HA NOI (VNS)— The overlapping management over fertiliser production and trade has been blamed for the increased number of violations relating to fake or poor-quality fertiliser in Viet Nam.
At present, the Agriculture and Rural Development Ministry and the Ministry of Industry and Trade are in charge of managing fertiliser.
Viet Nam has about 30,000 fertiliser producing and trading establishments with a total output of 8 million tonnes, meeting 80 per cent of the domestic demand.
However, Truong Hop Tac, head of the Fertiliser Management Department under the Agriculture Ministry, said that the vague responsibilities for each ministry caused confusion for local enforcement agencies.
For examples, some localities assigned the Cultivation Division to manage fertiliser, while others assigned the Plant Protection Division or the Agricultural Product Quality Testing Agency, he said.
Most localities lacked staff to oversee fertiliser-related activities, as well as equipment for testing the quality of fertiliser, he said.
Moreover, presently, Viet Nam decides which fertiliser products are eligible to circulate on the market based on list of over 5,000 registered fertiliser labels, he said, adding that the tool posed problems because of difficulties in tracking the products’ origin.
Do Thanh Lam, deputy head of the Market Management Department under the Ministry of Industry and Trade, said that violations for fake or poor-quality fertiliser production was growing constantly.
Over the last 18 months alone, market watch forces detected over 5,300 violations, fined 1,390 for a total of VND17.2 billion (US$816,000) and seized 917 tonnes of substandard fertiliser.
Notably, the Market Watch of northern Hoa Binh Province found a trading violation involving 36 tonnes of fake fertiliser. In northern Yen Bai Province, 225 tonnes of fake Diamino Phosphate fertiliser was found being transported from China.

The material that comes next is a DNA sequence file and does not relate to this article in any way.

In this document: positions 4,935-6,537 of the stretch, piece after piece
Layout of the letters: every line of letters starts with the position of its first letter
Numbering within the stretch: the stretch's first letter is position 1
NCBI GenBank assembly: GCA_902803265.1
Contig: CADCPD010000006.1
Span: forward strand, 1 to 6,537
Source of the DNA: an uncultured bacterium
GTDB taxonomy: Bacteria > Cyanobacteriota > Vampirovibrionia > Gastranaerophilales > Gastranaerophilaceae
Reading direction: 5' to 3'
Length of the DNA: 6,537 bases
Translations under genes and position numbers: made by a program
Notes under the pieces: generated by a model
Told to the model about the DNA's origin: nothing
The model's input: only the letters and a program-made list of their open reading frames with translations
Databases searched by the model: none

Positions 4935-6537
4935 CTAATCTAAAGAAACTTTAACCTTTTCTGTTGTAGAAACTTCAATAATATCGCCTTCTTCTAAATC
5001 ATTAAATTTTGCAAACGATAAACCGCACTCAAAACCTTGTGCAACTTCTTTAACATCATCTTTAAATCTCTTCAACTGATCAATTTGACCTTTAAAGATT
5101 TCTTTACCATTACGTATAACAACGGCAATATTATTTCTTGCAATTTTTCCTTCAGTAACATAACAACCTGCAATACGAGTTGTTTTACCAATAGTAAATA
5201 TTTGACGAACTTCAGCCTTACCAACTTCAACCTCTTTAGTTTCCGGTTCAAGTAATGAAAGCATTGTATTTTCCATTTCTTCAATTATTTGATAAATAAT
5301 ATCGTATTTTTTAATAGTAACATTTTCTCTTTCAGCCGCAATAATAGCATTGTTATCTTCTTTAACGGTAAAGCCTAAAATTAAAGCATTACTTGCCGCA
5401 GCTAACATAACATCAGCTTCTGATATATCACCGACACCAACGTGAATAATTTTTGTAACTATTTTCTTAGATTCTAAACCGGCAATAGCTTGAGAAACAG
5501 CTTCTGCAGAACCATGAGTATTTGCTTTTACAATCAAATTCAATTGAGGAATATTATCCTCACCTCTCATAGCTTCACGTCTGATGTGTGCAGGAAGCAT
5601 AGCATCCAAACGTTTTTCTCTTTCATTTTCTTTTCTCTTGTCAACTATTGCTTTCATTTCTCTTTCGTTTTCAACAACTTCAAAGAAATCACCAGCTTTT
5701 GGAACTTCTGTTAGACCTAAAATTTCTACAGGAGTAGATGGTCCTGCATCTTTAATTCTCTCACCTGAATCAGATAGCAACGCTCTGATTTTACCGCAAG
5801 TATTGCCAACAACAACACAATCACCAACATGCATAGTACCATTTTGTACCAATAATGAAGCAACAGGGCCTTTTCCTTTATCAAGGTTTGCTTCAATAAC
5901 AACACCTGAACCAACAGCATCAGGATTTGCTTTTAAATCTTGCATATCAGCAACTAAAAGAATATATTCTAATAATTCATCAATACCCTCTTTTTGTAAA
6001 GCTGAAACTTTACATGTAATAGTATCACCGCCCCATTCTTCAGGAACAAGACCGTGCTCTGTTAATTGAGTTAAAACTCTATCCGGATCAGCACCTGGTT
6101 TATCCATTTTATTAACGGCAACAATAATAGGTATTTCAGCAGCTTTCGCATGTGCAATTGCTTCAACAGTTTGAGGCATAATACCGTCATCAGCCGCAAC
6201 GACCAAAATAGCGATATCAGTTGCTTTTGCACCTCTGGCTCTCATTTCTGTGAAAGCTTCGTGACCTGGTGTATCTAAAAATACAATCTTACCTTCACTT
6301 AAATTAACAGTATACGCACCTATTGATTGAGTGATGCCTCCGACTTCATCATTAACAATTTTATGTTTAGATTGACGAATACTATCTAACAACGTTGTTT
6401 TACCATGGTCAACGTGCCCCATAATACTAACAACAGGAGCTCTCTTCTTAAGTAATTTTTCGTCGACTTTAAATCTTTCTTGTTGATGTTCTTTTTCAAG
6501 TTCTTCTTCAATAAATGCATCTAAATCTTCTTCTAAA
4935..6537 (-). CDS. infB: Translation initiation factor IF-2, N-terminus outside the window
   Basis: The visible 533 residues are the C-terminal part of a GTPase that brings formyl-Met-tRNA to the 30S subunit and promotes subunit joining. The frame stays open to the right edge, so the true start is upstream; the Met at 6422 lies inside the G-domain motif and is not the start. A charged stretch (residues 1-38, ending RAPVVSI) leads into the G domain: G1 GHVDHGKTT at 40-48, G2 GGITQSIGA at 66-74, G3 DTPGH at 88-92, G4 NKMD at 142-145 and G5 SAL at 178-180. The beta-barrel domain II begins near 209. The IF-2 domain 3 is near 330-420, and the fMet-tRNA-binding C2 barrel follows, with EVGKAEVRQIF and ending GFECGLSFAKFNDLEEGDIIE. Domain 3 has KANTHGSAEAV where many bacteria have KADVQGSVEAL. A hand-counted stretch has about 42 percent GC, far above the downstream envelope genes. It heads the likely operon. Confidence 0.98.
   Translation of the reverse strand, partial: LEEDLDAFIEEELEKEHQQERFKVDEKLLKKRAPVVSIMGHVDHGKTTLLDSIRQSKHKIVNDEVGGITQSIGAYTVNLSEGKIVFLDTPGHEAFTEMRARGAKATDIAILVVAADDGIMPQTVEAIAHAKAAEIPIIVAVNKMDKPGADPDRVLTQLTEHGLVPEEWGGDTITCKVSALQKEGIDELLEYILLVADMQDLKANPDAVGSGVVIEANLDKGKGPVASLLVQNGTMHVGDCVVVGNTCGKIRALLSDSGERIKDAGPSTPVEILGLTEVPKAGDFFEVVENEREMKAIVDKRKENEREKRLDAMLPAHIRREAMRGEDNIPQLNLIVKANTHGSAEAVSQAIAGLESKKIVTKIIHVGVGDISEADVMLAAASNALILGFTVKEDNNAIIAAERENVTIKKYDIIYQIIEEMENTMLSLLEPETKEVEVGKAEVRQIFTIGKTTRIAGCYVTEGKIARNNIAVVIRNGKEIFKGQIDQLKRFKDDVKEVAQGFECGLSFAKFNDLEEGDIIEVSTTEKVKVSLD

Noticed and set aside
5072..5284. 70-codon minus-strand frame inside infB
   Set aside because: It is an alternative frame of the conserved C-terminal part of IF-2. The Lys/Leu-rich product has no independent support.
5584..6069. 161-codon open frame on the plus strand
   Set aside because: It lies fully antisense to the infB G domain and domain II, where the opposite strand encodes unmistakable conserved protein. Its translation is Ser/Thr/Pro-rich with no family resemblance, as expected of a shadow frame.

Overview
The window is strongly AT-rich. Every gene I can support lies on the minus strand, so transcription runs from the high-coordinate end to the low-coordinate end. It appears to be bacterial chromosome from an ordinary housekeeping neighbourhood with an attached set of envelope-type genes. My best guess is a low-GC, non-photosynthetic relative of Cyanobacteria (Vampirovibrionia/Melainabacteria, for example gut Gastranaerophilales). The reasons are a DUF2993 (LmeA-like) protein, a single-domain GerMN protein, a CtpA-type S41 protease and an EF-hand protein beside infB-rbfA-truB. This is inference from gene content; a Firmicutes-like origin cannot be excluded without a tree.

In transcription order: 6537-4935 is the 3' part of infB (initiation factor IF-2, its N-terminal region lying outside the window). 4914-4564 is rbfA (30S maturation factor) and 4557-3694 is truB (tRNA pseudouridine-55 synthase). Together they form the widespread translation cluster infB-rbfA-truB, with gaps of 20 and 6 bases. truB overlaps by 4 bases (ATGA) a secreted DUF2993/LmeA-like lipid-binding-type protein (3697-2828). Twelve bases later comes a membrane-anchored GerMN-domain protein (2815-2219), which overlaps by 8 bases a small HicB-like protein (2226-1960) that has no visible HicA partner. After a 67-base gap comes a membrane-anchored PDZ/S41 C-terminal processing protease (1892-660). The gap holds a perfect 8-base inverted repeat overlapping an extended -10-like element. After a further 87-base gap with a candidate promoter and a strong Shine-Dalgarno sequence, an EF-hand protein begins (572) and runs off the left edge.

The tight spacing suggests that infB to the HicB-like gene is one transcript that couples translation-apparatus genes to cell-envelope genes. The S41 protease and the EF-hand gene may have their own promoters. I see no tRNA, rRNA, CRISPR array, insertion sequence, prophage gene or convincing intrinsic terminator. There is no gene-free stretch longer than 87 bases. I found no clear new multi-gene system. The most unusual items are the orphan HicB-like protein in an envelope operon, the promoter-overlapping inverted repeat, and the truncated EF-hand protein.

Lam said that violators including firms, private establishments and households were using more and more complicated tricks.
They take advantage of border terrain for smuggling, change packaging and use fake documents to make the smuggled products penetrate domestic market.
There were cases in which farmers collected cheap substandard fertiliser and then sold it to other farming households. Some even added half baked brick powders, soil, salt and dyeing substance.
He said that violators, to avoid criminal prosecution, did not pack all of the stored fertiliser as finished products, but just packed enough fertiliser for it to sell out soon.
“It’s difficult for them to control fertiliser prices and quality because of an insufficient distribution system,” Lam said, adding that few fertiliser producers have set up their own distribution channel from production to retail stores.
Now most of their distribution relies on commercial companies or private stores, he said, implying that products needed to undergo many steps before reaching farmers.
At present, it seems that any one can make and sell fertiliser.
Tac, from the Agriculture Ministry, said that it was necessary to impose more requirements for fertiliser production and trade, as well as clarify or set up a vertical system from central to local levels responsible for fertiliser management. — VNS